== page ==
It's easy to say 'make sure your training method fits the International Society for Equitation Science (ISES) Training Principles' but it often seems complicated, especially when we haven't evaluated methods in this way before. During the following several posts, I'm going to walk you through the principles as they apply to different training methods. I'll choose two lessons for each principle and we will see how some methods fit and others don't.
Sometimes it's more obvious that a method is inappropriate, let's use the example of hobbling a horse with a back leg off the ground to make it stand still for mounting. I use this example because just the other day I saw it being used by a trainer with a photograph on Facebook.
In such cases I simply ask myself the three basic questions:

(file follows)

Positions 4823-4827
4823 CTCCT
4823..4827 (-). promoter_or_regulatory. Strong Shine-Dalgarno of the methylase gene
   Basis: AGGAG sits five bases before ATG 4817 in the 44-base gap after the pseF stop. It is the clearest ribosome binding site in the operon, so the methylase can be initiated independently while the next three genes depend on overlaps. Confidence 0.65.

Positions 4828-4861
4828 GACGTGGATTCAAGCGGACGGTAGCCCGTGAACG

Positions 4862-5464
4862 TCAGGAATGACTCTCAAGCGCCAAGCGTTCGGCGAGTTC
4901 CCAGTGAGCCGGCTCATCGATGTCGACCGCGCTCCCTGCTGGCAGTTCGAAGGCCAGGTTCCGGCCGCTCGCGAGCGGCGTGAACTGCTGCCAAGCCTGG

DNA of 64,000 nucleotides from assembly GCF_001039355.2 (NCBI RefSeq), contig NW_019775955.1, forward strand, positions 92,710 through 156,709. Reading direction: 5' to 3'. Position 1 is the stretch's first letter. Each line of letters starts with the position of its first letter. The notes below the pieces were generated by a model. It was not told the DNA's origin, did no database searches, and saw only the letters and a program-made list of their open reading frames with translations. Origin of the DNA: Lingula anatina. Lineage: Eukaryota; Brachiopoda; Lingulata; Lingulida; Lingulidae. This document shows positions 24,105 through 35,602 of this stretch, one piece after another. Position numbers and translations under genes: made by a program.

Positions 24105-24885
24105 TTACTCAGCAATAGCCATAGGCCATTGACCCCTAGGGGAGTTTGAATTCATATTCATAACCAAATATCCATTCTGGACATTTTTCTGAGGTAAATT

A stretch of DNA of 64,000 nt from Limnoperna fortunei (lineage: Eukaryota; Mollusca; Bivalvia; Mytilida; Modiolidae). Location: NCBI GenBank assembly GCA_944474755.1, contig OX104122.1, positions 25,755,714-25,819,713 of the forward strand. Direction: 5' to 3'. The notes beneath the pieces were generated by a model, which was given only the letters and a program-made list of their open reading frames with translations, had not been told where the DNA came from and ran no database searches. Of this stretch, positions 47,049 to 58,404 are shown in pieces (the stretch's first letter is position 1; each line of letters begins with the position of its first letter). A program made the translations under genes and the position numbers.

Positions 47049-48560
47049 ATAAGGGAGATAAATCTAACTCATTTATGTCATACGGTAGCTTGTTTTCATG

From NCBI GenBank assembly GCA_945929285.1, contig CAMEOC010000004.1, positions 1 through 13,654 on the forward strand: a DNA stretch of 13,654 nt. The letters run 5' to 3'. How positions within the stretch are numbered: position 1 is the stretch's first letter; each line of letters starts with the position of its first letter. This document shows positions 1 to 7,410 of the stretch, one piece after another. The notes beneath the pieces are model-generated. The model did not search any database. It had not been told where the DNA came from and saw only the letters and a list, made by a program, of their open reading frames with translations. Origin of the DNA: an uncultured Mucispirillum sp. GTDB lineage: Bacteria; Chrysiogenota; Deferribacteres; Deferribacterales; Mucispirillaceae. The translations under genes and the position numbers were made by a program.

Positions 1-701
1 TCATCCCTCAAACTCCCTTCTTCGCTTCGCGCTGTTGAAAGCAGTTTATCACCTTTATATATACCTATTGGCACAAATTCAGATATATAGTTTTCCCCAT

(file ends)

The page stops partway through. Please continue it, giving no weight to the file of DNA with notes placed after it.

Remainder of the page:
- Can I get hurt doing this?
- Can the horse get hurt doing this?
- Is the horse likely to be able to complete the lesson in a relaxed and stress-free way?
Clearly, the answer is a resounding NO to each of these questions. An easy decision. If you're still unsure after asking those three questions, ask yourself if you'd do the same thing (chasing around a round pen, leaving confined and alone for hours) to a child. Again, if the answer is NO then you should avoid that method.
Give me an example of a lesson that was a clear NO to all of the questions above? Just leave a comment below.
I suggest you pop along to the ISES site and read the principles here. There are ten in total and this link goes into detail for you as well as providing an excellent explanation of the various types of reinforcement, punishment and desensitisation techniques. You can also download a copy of the Training Principle Poster here and that will give you a brief overview.
While you're on the ISES website, have a look around, you'll find all sorts of interesting things!